Dinosaur, Four Seasons on the Green and Yampa Rivers
Tucked away where northwestern Colorado and northeastern Utah converge, Dinosaur National Monument is a remote, oft-overlooked place. Indeed, during 2006 just 278,473 people made their way to the monument, which preserves a rich and fascinating slice of prehistory.
The monument also played a pivotal role in water management in the Southwest, a role that "touched the heart of the National Park Service by threatening its basic mandate to protect individual parks and the integrity of the entire system." The fight against a proposal to build a dam (as well as a sprawling resort) near the confluence of the Green and Yampa rivers that meet at Echo Park within the monument was taken up by none other than David Brower, who in hindsight erred by agreeing not to oppose the Glen Canyon Dam downstream in order to save Dinosaur.
But that's another story.
What writer Hal Crimmel and photographer Steve Gaffney present to us in Dinosaur, Four Seasons on the Green and Yampa Rivers, is a stirring portrait of the landscape that is Dinosaur. Mr. Crimmel comes to this collaboration with both a lengthy resume as a river runner and a naturalist's eye, while Mr. Gaffney captures the varied breadth, as well as tightly focused vignettes, of the monument with his camera.
Together they've created a work that blends history with interpretation, river running with quiet introspection. They've given depth to this unit of the national park system that has struggled in recent years due to inadequate funding and lack of attention by the National Park Service.
The sun sinks below the canyon rim. We navigate disorderly, braided, sandbar-strewn channels that give Mitten Park a wild feel. Shadowy spires and fins of uplifted rock sweep around a warped outcropping at the mouth of Whirlpool Canyon. Farther in, we crane our necks upward to view sea stacks a half-billion years old that are evidence of ancient surf thundering against a rocky coast. Sea stacks are islands found near coastal areas, formed when headlands erode. As the ocean advances, softer formations erode, leaving harder vertical columns of rock standing offshore. Visible along the Oregon coast, for example, sea stacks are found throughout the world and time. Whirlpool Canyon's sea stacks are a visible reminder of the marine origins of Dinosaur's canyons.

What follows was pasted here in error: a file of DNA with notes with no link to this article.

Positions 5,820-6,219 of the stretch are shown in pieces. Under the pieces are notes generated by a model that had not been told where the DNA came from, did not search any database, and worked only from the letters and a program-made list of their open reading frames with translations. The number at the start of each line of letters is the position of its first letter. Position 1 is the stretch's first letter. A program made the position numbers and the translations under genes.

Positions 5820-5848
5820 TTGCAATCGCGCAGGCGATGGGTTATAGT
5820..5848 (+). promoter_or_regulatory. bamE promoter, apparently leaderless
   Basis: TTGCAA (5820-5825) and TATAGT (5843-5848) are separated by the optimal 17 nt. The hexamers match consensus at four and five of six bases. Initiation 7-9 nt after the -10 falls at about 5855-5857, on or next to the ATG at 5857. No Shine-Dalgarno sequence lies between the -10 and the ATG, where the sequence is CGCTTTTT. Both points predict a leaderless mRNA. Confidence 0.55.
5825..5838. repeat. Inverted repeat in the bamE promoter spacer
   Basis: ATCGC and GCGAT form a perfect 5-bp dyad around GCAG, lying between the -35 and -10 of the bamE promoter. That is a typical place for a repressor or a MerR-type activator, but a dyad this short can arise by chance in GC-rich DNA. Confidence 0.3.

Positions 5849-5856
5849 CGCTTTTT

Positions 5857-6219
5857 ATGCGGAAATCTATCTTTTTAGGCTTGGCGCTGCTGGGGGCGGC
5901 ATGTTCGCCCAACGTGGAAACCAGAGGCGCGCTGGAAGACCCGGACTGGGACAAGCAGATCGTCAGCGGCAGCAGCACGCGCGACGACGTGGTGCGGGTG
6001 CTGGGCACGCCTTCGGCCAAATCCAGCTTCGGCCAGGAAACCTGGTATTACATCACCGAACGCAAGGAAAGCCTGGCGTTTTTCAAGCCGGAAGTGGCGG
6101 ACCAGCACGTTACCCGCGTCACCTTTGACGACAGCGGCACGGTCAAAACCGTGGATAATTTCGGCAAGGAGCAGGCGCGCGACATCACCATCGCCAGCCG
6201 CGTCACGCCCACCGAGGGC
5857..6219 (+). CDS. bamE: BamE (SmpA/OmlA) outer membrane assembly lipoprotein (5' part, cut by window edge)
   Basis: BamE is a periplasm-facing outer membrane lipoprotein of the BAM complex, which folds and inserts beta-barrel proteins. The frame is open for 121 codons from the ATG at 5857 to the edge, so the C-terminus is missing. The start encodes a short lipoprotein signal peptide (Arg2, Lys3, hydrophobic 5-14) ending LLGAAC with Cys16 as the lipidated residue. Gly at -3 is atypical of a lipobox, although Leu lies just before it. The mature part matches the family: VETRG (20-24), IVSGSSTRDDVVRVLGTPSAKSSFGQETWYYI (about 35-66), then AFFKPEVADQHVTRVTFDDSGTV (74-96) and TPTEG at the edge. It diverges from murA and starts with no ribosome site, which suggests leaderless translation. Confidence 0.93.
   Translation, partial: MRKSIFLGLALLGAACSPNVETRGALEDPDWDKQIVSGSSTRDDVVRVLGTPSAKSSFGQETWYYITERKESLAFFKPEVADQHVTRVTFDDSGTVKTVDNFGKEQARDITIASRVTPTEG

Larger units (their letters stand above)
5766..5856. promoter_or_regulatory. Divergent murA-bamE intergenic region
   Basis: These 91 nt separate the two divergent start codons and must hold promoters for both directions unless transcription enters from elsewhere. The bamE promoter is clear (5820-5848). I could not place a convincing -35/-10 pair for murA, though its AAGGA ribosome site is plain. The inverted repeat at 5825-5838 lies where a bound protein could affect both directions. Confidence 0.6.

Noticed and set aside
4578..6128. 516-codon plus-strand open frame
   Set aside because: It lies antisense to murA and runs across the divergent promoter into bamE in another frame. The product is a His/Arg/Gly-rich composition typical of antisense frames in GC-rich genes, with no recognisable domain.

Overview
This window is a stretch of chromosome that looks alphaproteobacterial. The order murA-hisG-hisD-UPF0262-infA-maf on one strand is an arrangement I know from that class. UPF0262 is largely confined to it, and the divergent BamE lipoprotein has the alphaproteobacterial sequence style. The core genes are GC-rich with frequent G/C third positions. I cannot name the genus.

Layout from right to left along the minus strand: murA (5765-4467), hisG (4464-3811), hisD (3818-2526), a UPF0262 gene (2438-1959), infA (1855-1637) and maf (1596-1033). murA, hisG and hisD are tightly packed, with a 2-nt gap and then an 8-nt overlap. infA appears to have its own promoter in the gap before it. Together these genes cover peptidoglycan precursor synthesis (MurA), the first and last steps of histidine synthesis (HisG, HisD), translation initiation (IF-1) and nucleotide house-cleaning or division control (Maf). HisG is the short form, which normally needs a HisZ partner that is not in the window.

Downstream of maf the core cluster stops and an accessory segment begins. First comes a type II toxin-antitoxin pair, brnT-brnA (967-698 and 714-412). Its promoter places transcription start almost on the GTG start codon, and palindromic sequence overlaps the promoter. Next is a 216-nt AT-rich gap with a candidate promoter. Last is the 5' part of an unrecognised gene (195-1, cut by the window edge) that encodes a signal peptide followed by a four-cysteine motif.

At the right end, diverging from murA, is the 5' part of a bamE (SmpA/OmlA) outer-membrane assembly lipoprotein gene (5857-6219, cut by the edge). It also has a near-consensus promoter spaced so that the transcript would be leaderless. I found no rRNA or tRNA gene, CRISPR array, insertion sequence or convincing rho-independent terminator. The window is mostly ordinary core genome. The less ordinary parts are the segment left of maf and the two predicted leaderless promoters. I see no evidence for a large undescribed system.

In the book's 78 pages, the two not only examine the Green and Yampa rivers that crisscross Dinosaur, the mountains that rise up within it, and the canyons that are cut into the landscape, but they also explore its continued existence in an industrial environment that places more value on oil and gas development in this nook of the country than in rivers that jump and weave.
In 1938 the federal government expanded Dinosaur to 203,885 acres in Utah and Colorado; in 1960 the monument was enlarged to its present 211,141 acres. Many wilderness groups would like to have another 120,000 acres added to the monument in order to protect surrounding lands. This nearby desert shrub country can lack the picturesque features that typically help garner support for federal protection, but places such as Bull Canyon, Cold Springs Mountain, archaeologically significant Daniels Canyon, and Diamond Breaks are necessary for maintaining Dinosaur's wild essence. Among other advantages, adding these places to the monument would further protect the watershed and preserve vistas from oil and gas development. Wildlife would benefit too. Predators such as mountain lions and bobcats and ungulates such as Rocky Mountain bighorn, elk, and mule deer would have greater room to roam. Yet regional opposition to monument expansion is strong. In a movement similar to the anti-federal, anti-environmental sentiments of the 1970s Sagebrush Rebellion, counties adjacent to the monument and throughout the West are turning to a Civil War-era right-of-way law in order to foil expansion of wilderness areas and fragment lands managed by the Park Service.
It's just that sort of environment that requires more books such as this one. Books that clearly express why the landscape in question is not just so dear and magical, but also vital for our existence.